I woke up to a fogged in Sunday morning at the beach that was just magical. There's something about Sunday that just says peace. By late morning the fog was burning off and the Chef and I were looking for something low-key and interesting to do outdoors. We have driven by the local Farmer's Market a lot lately, but never seem to have time to stop and so decided that today was our day.
Well you wanna know what? If you're looking for a low-key activity on a Sunday, apparently our Farmer's Market is not it. Examine the mob in the background. There's the Chef - ready to hurl half a flat of strawberries at the next person who attempts to trample us in order to get to the next vendor hollering "free samples!".
We were eyewitnesses to and victims of more social faux pas than I can count. With this in mind we came up with the following pieces of advice regarding Farmer's Market Etiquette. We reserve the right to add to this list as our experiences grow. Sadly I think it may become a novel. Or at least a pamphlet.
1. Bring your own bag/roller contraption to carry any goods you purchase and STOP SCREAMING in the face of every vendor asking if you can buy their personally owned linen tote that looks approximately 10 years old and has seen more farmer's markets than you have or will ever visit. I was followed by two grown men badgering vendors far and wide for their personal totes and was on the verge of just throwing mine at them and running off...but it was Marc Jacobs and that ain't right. Here's a fine example of a suitable market carry-all that not only serves its purpose, but also helps others in need.
2. Walk through the entire market rather than doing an impulse buy on the spot for the first item you see. There are at least doubles of everything and sometimes the best prices and produce are in further booths. I would also recommend wearing a sturdy shoe rather than a flip flop because the people with the roller carts are ruthless. If they clip your foot you're on your own.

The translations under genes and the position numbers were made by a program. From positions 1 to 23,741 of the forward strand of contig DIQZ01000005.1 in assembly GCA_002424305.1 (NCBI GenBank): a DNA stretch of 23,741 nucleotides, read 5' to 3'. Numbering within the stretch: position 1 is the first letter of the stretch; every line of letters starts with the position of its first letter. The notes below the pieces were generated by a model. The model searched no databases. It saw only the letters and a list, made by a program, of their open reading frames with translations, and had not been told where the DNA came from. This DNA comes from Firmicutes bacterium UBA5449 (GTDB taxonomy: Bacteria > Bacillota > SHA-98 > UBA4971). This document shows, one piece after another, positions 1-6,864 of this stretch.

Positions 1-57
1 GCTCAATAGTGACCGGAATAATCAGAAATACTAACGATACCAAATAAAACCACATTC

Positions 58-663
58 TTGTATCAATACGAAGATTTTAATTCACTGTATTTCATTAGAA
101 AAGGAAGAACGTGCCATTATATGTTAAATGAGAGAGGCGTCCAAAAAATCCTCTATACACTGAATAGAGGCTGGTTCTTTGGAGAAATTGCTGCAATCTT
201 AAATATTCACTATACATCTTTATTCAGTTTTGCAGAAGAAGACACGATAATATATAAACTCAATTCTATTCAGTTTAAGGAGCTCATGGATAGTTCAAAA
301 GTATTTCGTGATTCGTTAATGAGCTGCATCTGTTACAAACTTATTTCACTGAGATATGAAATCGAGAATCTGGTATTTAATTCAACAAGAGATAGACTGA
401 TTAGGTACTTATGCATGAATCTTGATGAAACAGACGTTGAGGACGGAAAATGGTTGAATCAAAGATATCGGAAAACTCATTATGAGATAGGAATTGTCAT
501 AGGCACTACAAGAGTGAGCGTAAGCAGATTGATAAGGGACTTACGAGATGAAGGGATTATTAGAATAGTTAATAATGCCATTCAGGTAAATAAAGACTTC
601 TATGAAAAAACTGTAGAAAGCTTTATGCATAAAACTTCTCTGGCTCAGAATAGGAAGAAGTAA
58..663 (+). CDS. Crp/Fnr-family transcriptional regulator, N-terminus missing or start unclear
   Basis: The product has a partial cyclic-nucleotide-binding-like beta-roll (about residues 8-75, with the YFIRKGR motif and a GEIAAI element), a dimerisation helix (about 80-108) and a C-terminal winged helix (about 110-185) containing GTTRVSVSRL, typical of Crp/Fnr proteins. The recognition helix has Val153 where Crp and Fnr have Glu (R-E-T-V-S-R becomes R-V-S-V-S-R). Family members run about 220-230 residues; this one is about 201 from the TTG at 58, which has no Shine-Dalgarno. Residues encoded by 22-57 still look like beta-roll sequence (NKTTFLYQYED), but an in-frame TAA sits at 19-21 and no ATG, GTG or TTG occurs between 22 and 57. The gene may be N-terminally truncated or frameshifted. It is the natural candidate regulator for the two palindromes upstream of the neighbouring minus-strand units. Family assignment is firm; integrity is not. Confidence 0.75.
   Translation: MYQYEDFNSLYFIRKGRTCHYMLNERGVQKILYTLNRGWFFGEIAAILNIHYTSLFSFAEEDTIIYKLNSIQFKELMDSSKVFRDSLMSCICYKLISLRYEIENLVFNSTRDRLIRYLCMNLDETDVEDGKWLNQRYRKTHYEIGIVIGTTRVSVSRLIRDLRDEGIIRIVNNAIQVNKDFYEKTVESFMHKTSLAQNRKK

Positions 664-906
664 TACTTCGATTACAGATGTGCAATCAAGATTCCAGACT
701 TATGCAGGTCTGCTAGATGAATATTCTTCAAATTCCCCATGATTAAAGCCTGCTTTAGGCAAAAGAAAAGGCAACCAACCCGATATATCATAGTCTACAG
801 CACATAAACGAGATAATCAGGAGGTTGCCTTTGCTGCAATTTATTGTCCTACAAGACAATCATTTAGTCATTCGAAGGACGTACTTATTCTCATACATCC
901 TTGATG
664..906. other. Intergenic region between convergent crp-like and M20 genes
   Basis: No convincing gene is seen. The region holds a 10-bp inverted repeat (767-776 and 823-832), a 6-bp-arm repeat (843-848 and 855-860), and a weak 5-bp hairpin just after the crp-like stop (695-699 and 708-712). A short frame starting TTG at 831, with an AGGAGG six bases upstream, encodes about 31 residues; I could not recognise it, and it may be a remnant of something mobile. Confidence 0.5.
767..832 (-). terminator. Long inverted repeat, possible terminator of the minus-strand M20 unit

They look harmless don't they? Well don't be fooled because they mean business.
3. You might want to think twice before pushing over a paying patron in order to get to the free samples.
Here is an example of the withering glare from hell I gave to a man well over my father's age who shoved me aside to grab a single strawberry while I had my money containing hand out paying the kind strawberry selling lady. He couldn't have cared less until I stood my ground and refused to budge much less hit the ground. By then I shot him a dirty and turned and stomped off. Grow up!! There's enough to go around for everyone!
Seriously. There had to have been 100 strawberries. It wasn't like they were closing shop never to be seen again. Wait your turn much?? Get out much??
4. If you haggle with an Asian lady, she will raise the price.
(the picture above was taken several hours after all the people left and we felt safe to emerge once again)
This was so hilarious. I was paying for something (a helmet - I kid!) and the lady said "$5". As I was handing her the money the Chef was joking with her and he says "$4.50" and, without even skipping a beat, she goes "$6"! It was so hilarious! Then I hollered "$24!" and we all burst out laughing. The vendors were all such great people. It's the patrons I was terrified of...
5. Don't be afraid to purchase your items closer to the end of the day because that's when farmers/vendors drop their prices and you can get even greater deals. Here's some of what we got - although it was purchased on the fly in the middle of a raging mob :
Hope everyone had a safe and relaxing weekend.